Google’s parent company Alphabet is facing a $3 billion lawsuit after claims that the company was both collecting and tracking child data, a violation of privacy laws on its Youtube platform.
The lawsuit originates in the UK, which has been filed by privacy campaigner, Duncan McCann in the High Court of the UK on the behalf of more than five million British children, as well as their parents; their case has been supported by an advocacy group called Foxglove, as well as Vannin Capital.
“Google won’t clean up its act until it’s forced to do so by the courts,” – Cori Crider
London-based law firm Hauseld & Co LLP has alleged that Youtube – and its parent company Alphabet – were in violation of privacy laws after tracking children using the platform that were under the age of 13. The suit goes on to claim that Youtube “routinely” violates both the UK’s Data Protection Act, as well as the European Union’s General Data Protection Regulation (GDPR).
The firm says that these children, as well as their parents deserve financial compensation for the breach of privacy laws, due to the fact that the platform “makes no adequate attempt to limit usage by youngsters,” and has no means of implementing its user age requirements.
The case alleges that Youtube has “systematically broken these laws by harvesting children’s data without obtaining prior parental consent.”
A spokesperson for Youtube has refused to comment on specifics of the court case, but has said that “Youtube is not for children under the age of 13.”
“We launched the YouTube Kids app as a dedicated destination for kids and are always working to better protect kids and their families on Youtube,” the spokesperson said.
Cori Crider, director of tech advocacy group Foxglove says that “the cost of Youtube’s so-called free service is kids that are addicted to online content and influenced by large tech companies that have stolen their privacy.”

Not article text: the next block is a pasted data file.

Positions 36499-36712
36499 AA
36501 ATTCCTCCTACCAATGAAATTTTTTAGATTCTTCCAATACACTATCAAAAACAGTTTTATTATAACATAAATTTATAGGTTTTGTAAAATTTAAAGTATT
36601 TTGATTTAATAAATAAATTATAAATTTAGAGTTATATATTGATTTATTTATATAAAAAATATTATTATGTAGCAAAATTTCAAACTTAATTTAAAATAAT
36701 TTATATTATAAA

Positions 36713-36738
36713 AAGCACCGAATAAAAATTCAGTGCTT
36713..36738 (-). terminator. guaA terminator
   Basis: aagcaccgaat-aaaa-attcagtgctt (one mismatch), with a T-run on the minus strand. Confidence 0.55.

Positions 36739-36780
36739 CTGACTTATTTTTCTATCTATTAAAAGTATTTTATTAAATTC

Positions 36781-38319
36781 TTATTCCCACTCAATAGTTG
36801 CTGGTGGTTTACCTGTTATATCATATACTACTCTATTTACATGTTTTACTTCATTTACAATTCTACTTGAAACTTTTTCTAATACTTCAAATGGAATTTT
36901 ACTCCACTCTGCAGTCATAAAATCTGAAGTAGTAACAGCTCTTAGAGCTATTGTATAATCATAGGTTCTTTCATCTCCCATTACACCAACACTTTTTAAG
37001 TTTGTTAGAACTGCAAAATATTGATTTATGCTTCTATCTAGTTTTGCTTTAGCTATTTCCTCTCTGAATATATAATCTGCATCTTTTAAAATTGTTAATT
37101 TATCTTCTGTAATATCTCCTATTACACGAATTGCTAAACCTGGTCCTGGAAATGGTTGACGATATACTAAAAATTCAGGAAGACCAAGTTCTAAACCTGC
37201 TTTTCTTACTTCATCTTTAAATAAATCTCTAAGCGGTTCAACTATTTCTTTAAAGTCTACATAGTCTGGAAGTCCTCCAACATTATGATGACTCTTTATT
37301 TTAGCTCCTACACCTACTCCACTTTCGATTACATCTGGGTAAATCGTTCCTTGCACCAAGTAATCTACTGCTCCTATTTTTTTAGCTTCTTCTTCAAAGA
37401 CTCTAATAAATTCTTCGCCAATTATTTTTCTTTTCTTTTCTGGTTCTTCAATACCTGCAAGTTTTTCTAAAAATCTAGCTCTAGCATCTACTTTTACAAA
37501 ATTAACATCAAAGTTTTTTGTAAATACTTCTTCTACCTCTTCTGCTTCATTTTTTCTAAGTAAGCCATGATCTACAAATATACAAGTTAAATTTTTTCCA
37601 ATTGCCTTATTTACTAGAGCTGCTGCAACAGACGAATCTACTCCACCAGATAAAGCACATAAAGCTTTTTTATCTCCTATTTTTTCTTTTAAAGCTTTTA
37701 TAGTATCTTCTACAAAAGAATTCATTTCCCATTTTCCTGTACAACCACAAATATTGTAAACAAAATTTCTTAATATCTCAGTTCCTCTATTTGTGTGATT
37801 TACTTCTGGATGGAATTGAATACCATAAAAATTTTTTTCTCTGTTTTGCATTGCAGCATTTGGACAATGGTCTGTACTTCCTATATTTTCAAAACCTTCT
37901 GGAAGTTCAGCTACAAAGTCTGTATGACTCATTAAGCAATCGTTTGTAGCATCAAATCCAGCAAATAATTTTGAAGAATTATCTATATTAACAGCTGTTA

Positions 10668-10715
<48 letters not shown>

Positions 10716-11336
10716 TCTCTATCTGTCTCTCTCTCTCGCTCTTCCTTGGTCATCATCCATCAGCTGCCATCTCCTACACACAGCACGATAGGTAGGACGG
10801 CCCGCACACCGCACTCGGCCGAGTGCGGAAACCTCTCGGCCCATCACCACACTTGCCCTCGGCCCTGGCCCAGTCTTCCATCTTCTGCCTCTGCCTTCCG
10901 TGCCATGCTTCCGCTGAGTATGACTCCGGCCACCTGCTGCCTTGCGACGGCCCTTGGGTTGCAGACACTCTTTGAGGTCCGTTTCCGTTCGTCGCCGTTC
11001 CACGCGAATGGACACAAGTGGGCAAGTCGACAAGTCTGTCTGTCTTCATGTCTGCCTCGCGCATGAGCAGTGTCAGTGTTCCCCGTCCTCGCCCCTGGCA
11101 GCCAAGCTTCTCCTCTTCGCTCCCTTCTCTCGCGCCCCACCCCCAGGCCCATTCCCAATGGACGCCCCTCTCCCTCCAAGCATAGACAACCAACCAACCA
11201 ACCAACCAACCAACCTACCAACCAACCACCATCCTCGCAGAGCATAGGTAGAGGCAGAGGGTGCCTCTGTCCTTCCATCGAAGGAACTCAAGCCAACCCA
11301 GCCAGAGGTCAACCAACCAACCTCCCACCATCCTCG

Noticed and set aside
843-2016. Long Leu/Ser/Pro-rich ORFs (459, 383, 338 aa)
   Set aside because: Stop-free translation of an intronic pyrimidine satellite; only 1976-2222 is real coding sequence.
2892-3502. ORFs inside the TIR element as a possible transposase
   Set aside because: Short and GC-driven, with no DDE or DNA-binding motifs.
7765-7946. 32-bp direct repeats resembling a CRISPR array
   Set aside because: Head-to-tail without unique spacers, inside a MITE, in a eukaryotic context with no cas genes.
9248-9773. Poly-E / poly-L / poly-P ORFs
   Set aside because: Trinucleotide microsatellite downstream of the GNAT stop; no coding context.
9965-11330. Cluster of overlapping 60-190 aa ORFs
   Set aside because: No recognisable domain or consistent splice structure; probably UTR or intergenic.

“Google won’t clean up its act until it’s forced to do so by the courts,” Crider added.
This is not the first time that Alphabet has been hit with this type of legal action. Just last year, Alphabet was fined USD $170 million by the U.S. Federal Trade Commission for collecting the personal information of children without the explicit permission of their parents. The FTC found Google and Youtube guilty of violating the Children’s Online Privacy Protection Act (COPPA), and the fine represented the largest single amount ever handed out by the FTC in a COPPA-related case since its introduction into law in 1998.
According to a statement from the FTC, “the COPPA Rule requires child-directed websites and online services provide notice of their information practices and obtain parental consent prior to collecting personal information from children under 13, including the use of persistent identifiers to track a user’s Internet browsing habits for targeted information.”
At that time, FTC Chairman Joe Simons said that “Youtube touted its popularity with children to prospective corporate clients… yet when it came to complying with COPPA, the company refused to acknowledge that portions of its platform were clearly directed to kids.”
Simons added that “there’s no excuse for Youtube’s violations of the law.”